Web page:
How Should Faith Influence Politics?
We live in interesting times. Democratic Vice Presidential nominee Tim Kaine has been described as a devout Catholic who is personally opposed to both abortion and the death penalty. In spite of this, his voting record in the Senate got a 100% approval rating from Planned Parenthood, and he has presided over 11 executions as governor of Virginia. As a frustrated Catholic in search of someone to vote for, Kaine’s record disappoints me. Some people, however, see him positively. One of my more liberal friends described his political performance as “a perfect example of the separation of church and state.”
My friend’s comment really got me thinking. The phrase “separation of church and state” originated with Thomas Jefferson, and has been invoked by the Supreme Court, but it does not appear in the Constitution itself. What the Constitution actually says is that “Congress shall make no law respecting an establishment of religion, or prohibiting the free exercise thereof.” These two parts of our 1st Amendment freedoms are known as the “establishment clause” and the “free exercise clause.” In plain language, this means that the government cannot establish any official religion, nor can it prevent its citizens from freely exercising their faith. What “separation of church and state” means is subject to ongoing debate.
For the most part, people of faith have always understood that we can’t expect those who don’t share our beliefs to live by all of our precepts. But in the United States, much of what we consider right and wrong comes from our Judeo-Christian heritage. The question becomes, how much should moral values influence law and politics? Most laws concerning consensual sexual relationships between adults have gone by the wayside, thanks to privacy concerns. Yet even today, divorce laws and child support laws reflect society’s values about what is fair and right. So does the American Disabilities Act.
In every generation, there are legal and moral issues that provoke profound disagreements among citizens. For a brave few, there comes a time when a moral issue becomes inescapable. Those who cry out the loudest are often people of faith. The challenge comes during the time when some people see a serious moral issue and others don’t. There was a time when segregation and child labor were normal. When a particular group is oppressed, it’s tempting to just go along quietly. The argument is always some version of “it’s not that bad,” or “they deserve it” or even “everyone is better off this way.” Another popular argument against those who speak out is, “you’re trying to force your religion on us.” But where would we be today if Martin Luther King, Jr. didn’t think his faith should affect his politics? King was jailed, reviled and killed for daring to assert that his black children should have the same freedoms and opportunities as white children, because his faith told him it was true.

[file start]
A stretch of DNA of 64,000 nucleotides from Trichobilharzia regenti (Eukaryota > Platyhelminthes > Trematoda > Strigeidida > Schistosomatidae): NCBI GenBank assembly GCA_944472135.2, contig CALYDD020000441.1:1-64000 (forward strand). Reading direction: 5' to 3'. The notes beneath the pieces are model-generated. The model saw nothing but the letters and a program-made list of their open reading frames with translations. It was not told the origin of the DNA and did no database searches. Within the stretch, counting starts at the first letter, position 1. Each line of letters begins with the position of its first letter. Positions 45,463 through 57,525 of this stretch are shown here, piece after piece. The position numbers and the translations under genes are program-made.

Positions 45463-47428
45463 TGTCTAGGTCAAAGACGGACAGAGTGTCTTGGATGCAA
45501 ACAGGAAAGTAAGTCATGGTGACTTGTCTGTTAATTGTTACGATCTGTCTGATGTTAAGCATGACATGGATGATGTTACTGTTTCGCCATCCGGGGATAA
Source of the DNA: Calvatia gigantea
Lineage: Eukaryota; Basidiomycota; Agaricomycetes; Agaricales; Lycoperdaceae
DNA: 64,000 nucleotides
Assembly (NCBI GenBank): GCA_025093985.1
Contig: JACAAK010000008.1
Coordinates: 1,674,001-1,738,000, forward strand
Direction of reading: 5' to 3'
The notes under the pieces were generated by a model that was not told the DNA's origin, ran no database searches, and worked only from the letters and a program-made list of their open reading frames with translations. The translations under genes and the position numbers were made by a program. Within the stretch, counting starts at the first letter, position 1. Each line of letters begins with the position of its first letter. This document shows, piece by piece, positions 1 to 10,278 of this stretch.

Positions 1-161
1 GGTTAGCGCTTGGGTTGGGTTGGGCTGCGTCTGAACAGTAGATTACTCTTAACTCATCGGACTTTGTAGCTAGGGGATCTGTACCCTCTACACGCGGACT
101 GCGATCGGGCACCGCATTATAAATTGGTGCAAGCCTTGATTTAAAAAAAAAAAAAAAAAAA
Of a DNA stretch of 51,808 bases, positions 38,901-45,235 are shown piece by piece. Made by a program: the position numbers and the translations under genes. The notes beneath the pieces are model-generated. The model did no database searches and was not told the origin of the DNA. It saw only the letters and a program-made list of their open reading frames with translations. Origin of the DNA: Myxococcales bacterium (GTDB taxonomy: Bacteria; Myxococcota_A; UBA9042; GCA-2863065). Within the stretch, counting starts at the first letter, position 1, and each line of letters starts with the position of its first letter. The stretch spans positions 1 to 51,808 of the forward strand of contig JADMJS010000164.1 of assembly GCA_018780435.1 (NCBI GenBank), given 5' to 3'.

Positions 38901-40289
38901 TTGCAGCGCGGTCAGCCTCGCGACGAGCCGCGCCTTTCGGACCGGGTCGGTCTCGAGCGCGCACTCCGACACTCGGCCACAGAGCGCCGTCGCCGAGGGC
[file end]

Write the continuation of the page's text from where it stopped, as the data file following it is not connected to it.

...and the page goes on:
We have seen the powerful impact of people of faith in my hometown of Dallas in the aftermath of the July 7 police shootings. Police Chief David Brown’s “bedrock” faith, which “doesn’t compartmentalize his professional and personal life,” gave him the strength and courage to lead a grieving city toward healing and away from violence. This isn’t a liberal or conservative issue. People on both sides of the aisle can be motivated by their faith.
Of course, I can’t deny that evil has also been done in the name of religion. But I’m not talking about the violent. I am inspired by the people who have the courage to live their convictions in public, to keep questioning the status quo and who work to bring an end to injustices in our midst. Whether it is Dallas Police Chief David Brown talking about societal conditions that lead to violence, or Abby Johnson or David Daleiden speaking about the secret practices of abortion providers, we should listen. Those voices might just be the canary in the coal mine.